Let’s inhale the cosmos.

One deep breath.
And we will be One…

Communicating… Cells… Humans…

Bioengineers at the University of California, San Diego have discovered that mouse embryos are contemplating their cellular fates in the earliest stages after fertilization when the embryo has only two to four cells, a discovery that could upend the scientific consensus about when embryonic cells begin differentiating into cell types. Their research, which used single-cell RNA sequencing to look at every gene in the mouse genome, was published recently in the journal Genome Research. In addition, this group published a paper on analysis of “time-course”single-cell data which is taken at precise stages of embryonic development in the journal of Proceedings of the National Academy of Sciences.

“Until recently, we haven’t had the technology to look at cells this closely,” said Sheng Zhong, a bioengineering professor at UC San Diego Jacobs School of Engineering, who led the research. “Using single-cell RNA-sequencing, we were able to measure every gene in the mouse genome at multiple stages of development to find differences in gene expression at precise stages”.

The findings reveal cellular activity that could provide insight into where normal developmental processes break down, leading to early miscarriages and birth defects.
The researchers discovered that a handful of genes are clearly signaling to each other at the two-cell and four-cell stage, which happens within days after an egg has been fertilized by sperm and before the embryo has implanted into the uterus. Among the identified genes are several genes belonging to the WNT signaling pathway, well-known for their role in cell-cell communications. (1)

Cells speaking to each other.
Molecules speaking to each other.
Particles interracting with each other.

The whole world a giant organism.
A networked place, where everything affects everything.
We all communicate with each other.

It really needs a great amount of egoism and free will in order NOT to…

Cells moving… So what?!?

With a custom-built 3-D printer, scientists have created networks of water droplets bound together with a cell-like lipid layer. Altering the concentration of chemicals in the droplets prompts water to move from the blue to the yellow part of the network, spurring curving. In that way the cells seem to resemble skin cells functions, “mimicking life” according to the article. [1]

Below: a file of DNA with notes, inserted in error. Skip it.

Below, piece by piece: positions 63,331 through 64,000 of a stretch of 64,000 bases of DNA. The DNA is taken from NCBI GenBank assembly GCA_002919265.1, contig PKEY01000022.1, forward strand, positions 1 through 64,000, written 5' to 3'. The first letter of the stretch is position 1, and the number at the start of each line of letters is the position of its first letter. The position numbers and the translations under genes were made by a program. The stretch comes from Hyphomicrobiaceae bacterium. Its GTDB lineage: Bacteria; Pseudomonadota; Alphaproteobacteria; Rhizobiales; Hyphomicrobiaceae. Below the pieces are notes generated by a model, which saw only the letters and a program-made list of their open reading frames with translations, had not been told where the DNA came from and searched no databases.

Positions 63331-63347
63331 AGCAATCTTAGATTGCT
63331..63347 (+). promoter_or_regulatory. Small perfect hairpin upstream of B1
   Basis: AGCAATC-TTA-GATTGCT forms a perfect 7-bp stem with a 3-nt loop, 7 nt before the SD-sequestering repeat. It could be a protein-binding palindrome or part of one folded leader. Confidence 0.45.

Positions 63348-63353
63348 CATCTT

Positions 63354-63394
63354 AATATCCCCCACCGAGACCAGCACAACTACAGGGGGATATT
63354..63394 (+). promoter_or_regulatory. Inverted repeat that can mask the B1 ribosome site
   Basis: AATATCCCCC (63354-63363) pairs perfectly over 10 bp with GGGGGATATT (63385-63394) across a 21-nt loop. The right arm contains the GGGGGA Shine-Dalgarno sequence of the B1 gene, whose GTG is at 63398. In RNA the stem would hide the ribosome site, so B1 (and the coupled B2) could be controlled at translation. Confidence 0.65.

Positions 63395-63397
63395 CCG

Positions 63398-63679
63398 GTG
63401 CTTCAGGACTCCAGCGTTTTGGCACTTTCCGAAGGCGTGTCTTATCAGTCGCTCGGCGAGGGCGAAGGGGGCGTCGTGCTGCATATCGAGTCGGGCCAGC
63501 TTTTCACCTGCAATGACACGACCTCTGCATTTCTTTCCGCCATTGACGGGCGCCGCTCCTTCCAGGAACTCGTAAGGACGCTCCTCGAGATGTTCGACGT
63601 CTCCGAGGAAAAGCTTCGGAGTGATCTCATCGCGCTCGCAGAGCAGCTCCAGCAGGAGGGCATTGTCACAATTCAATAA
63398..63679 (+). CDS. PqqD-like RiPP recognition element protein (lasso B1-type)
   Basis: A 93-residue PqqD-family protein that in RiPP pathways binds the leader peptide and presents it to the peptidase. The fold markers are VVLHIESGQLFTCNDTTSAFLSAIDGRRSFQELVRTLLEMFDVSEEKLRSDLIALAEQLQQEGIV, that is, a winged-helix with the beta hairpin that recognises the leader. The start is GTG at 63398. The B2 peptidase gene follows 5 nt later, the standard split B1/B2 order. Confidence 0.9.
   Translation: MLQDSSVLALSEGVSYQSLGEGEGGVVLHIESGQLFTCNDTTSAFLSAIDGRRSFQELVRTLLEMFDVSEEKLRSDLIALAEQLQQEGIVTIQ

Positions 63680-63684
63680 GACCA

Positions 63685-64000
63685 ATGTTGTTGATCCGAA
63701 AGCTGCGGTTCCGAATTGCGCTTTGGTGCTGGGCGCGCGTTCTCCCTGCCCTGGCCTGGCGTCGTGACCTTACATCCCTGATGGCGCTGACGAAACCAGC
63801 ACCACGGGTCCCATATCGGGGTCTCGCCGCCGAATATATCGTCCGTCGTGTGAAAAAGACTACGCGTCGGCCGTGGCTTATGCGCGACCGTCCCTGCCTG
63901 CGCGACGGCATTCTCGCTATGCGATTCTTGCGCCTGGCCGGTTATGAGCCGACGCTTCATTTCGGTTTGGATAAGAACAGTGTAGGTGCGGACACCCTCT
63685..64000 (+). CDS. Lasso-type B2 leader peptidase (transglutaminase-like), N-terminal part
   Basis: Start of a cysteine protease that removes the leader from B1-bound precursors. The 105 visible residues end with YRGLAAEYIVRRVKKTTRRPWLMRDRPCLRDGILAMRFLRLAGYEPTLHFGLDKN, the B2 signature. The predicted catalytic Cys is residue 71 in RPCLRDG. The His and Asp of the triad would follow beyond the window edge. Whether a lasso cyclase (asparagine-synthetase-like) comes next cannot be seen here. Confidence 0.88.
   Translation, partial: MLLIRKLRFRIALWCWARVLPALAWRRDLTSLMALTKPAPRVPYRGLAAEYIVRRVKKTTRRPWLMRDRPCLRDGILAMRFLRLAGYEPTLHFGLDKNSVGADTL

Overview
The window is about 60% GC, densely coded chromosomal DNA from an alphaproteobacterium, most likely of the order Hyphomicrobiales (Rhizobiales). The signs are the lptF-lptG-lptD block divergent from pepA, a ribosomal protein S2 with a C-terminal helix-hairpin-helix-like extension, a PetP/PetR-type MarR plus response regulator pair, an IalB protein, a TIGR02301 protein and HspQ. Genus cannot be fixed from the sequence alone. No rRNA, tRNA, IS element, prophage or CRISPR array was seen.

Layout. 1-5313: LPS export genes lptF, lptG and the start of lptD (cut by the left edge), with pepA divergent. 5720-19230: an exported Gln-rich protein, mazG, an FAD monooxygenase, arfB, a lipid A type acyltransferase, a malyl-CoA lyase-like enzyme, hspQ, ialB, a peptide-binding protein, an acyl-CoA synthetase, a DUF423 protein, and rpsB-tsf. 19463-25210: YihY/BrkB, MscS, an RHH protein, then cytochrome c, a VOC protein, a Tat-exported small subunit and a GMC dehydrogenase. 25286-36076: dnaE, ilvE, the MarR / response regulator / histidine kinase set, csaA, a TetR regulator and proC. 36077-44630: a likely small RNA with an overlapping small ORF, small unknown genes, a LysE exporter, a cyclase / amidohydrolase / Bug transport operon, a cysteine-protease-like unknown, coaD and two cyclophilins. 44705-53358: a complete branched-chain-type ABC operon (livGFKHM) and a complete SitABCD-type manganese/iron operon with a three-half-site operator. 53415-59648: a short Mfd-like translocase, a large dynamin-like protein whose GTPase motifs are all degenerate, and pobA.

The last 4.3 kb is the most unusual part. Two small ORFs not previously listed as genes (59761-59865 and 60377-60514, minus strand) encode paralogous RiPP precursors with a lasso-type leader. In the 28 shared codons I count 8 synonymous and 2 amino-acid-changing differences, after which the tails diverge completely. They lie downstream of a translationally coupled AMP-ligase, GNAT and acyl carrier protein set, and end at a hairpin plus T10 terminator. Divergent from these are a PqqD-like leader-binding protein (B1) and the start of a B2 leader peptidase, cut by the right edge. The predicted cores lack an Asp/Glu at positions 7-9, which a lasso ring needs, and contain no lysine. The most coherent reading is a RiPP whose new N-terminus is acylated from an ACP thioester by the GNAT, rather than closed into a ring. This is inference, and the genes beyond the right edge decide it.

But is life only chemistry and movement? Is a moving rock “alive”?

We are lost in our assumptions.

We must forget what “life” is in order to truly understand it…

Learning, DSB, DNA…

Scientists at the Gladstone Institutes have discovered that a certain type of DNA damage long thought to be particularly detrimental to brain cells can actually be part of a regular, non-harmful process. [1]

Scientists have long known that DNA damage occurs in every cell, accumulating as we age. But a particular type of DNA damage, known as a double-strand break, or DSB, has long been considered a major force behind age-related illnesses such as Alzheimer’s. Today, researchers in the laboratory of Gladstone Senior Investigator Lennart Mucke, MD, report in Nature Neuroscience that DSBs in neuronal cells in the brain can also be part of normal brain functions such as learning – as long as the DSBs are tightly controlled and repaired in good time.

Learning entails the notion of destruction. Every time you learn something new, what you knew up to then is destroyed. Literally. And this applies even to learning completely new things: replacing “nothing” with “something” is equally “destructive” as a process. What you once knew, what you once were as a human being, is destroyed to give place to your “new self” – ready and equiped with new knowledge and understanding.

Say goodbye to your old self. Say hello to your new “you”.